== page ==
“Maybe what fills us (our loved ones, our work, our hobbies) migrates much like the geese. Maybe we’re like the Canadian geese and return each year to the same ponds with the same friends. But maybe we’re like the snow geese and continue to extend our limits. Maybe we’re a hybrid of the two. Maybe, like migrators in the spring, we chase the frost lines in our souls and wait for a summer day.” — Arla Poindexter
Sometimes, I write poetry. Writing carries me into my truth. I actually wrote a poem about writing poetry once:
I name thee…
Song of my soul. I name thee bearer
Of truth, my truth, my words
Narrating my life, telling my story,
Guaranteeing my version is heard.
Only here, only now, only in this vessel,
From words will my dreams create
My reality of hope, healing, happiness, will
Yearnings for more begin endings.
Song of my soul, you seek memories
Of tomorrow, multiply yesterdays,
Unexpectedly seduce me with kisses.
(December 31, 2007)
Perhaps the elusive memory of that poem — one I’d nearly forgotten — drew me to Arla’s words over and over. Chase the frost lines in our souls … wait for a summer day. Or maybe it was the poetry of the words themselves. Chase the frost lines in our souls … wait for a summer day. But I suspect they resonated because God was using Arla to touch my life with her insight yet again.
I have been feeling old. Very old. Lay down in a coffin and bury me old. For days and weeks, I have been feeling like garbage, worthless, disposable. I have been remembering the resilience of youth, when every obstacle, every adversity, was just temporary. I believed — deep down, under the stormy surface — I would overcome and, eventually, find myself in a less vulnerable, more stable place.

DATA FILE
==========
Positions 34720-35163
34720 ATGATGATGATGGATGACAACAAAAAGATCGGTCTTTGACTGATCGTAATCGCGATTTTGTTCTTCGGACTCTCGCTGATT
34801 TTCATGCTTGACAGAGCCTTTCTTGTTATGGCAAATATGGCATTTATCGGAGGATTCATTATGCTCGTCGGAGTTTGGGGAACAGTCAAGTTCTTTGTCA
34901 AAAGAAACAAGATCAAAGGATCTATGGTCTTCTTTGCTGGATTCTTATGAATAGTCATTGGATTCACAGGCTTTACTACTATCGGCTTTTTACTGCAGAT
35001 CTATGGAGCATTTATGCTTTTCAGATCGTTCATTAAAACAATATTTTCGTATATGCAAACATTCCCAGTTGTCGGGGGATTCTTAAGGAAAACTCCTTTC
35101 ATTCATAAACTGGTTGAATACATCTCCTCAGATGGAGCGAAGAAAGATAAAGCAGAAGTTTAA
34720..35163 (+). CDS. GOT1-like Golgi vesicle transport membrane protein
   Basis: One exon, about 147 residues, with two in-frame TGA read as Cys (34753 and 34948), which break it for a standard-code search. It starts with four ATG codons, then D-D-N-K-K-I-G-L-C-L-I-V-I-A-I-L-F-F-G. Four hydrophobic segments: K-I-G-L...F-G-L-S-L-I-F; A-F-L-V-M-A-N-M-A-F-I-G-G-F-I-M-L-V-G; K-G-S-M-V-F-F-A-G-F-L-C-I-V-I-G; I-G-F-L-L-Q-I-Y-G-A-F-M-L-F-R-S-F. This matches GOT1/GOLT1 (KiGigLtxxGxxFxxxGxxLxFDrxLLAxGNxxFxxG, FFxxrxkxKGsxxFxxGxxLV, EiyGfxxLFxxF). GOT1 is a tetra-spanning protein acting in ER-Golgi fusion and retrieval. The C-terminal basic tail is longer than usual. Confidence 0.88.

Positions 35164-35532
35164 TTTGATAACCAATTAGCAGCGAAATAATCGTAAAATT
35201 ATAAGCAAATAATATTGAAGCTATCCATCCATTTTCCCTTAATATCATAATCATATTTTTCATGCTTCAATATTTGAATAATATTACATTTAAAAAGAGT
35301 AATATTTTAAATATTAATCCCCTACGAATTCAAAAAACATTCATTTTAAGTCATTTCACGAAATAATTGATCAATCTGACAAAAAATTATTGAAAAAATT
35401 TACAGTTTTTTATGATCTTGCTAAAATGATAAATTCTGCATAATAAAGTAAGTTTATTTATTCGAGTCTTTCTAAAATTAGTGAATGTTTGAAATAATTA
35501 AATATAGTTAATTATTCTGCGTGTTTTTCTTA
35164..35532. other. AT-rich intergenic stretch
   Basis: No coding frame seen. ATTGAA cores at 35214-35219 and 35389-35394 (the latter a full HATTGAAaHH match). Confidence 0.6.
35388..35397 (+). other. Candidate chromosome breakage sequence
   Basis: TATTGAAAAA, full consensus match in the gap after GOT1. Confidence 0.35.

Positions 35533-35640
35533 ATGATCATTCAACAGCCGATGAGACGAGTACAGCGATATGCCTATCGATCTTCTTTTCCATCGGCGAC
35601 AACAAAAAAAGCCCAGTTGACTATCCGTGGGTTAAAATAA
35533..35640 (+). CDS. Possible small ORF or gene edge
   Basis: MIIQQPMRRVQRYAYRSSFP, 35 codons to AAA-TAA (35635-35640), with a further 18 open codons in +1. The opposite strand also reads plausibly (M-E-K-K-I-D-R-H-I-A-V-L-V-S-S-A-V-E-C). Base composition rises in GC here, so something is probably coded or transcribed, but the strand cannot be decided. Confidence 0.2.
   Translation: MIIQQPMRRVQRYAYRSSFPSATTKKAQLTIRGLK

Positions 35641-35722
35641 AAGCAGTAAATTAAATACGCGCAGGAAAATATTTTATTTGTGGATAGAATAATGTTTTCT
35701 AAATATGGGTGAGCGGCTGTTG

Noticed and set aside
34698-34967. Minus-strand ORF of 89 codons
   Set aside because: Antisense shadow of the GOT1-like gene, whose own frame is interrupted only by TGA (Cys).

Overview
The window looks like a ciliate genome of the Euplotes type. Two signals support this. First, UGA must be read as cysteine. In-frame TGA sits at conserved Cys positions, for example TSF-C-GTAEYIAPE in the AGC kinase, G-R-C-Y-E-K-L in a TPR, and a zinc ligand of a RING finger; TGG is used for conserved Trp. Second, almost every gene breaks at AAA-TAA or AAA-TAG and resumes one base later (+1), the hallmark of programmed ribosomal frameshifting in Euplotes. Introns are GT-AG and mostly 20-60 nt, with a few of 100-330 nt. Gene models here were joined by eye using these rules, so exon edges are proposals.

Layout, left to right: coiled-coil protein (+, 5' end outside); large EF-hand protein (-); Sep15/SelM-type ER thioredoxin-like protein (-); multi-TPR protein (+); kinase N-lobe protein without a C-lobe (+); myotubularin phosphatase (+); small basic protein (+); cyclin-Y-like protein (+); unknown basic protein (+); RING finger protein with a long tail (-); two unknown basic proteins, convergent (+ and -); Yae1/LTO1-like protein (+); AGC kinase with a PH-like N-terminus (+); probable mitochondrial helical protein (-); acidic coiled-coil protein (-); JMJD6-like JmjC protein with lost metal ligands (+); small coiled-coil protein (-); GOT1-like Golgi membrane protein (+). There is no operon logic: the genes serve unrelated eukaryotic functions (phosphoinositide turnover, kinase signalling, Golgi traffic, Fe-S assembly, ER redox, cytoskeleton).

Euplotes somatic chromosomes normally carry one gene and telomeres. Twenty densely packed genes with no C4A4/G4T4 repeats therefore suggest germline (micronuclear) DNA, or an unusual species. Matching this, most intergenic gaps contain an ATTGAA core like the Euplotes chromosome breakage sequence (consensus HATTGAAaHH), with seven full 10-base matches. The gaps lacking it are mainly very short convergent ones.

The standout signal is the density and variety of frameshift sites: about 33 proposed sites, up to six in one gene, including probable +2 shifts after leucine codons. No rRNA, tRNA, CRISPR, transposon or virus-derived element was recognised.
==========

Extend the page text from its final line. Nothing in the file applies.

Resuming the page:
That did not happen. And now, at an age when my contemporaries are enjoying retirement, I am starting yet another job, hoping to get through the six-month probationary period, so I can work at least five years to get vested in the retirement system and maybe beyond that so that my Social Security benefits will be higher — if Social Security still exists in seven or eight years. I am tired by the end of the workday on Wednesday and exhausted by Friday.
I’ve been feeling like I’ve spent my whole life chasing the frost lines in my soul without ever finding summer. I was chitchatting with God about this on my way to work this week. That’s our morning routine. I drive for an hour, talking to God, and he throws in his two cents now and then — usually as a feeling or thought or impression, something clearly not coming from the same place as my monologue.
This week, a Scripture verse popped into my head during one of these chats: “Take nothing with you for the trip, no walking stick, no beggar’s bag, no food, no money, not even an extra shirt” (Luke 9:3, GNT). Since then, I’ve been mulling over my life in terms of being sent. What if my life was never intended to be about the destination, but about the journey?
That’s not original, but it’s also not the prevailing message of our culture. And, I suspect it’s not a part of our genetic code. We want to be connected to others, we want to love and be loved, and create stability and community. We want to belong and be valued. We want roots and security and happiness. Our forefathers believed so strongly in our “unalienable right” to pursue happiness, they wrote it into the Declaration of Independence. For most of us, independence is achieved through financial security, which is the prevailing message of our culture.
But what if God wrote something different in my DNA? What if I have been sent? Not necessarily sent to do great things, but to simply do good things? What if my role in life is simply to journey with others for a short time, lightening their burdens and helping them to get their second wind? If that’s the case, maybe I’m not so much disposable as available. And maybe, just maybe, instead of measuring all the ways my life failed to meet my hope and dreams, I should consider what I have gained from the path trod and what I still have to offer.
Abraham’s wife Sarah and Zechariah’s wife Elizabeth both were fruitful late in life, when they were past the age when anything was expected of them. That could very well be true for me, too, and the journey may well have been a pilgrimage to that holy place. At least, that’s what I am thinking this morning.